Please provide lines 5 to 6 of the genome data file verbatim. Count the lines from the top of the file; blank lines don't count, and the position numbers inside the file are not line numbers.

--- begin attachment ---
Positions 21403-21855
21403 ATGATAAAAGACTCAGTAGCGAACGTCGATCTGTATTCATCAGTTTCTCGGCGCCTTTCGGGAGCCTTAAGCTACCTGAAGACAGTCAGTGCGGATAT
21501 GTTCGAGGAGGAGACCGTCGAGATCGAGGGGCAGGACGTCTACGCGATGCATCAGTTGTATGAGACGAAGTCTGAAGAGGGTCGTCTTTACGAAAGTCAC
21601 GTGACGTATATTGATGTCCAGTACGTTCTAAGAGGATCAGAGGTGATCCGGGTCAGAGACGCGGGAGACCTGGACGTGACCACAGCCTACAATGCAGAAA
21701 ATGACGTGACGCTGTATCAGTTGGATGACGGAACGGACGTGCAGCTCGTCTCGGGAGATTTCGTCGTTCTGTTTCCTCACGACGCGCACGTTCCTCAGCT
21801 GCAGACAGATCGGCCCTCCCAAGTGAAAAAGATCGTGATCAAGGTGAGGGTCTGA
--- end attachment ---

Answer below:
21701 ATGACGTGACGCTGTATCAGTTGGATGACGGAACGGACGTGCAGCTCGTCTCGGGAGATTTCGTCGTTCTGTTTCCTCACGACGCGCACGTTCCTCAGCT
21801 GCAGACAGATCGGCCCTCCCAAGTGAAAAAGATCGTGATCAAGGTGAGGGTCTGA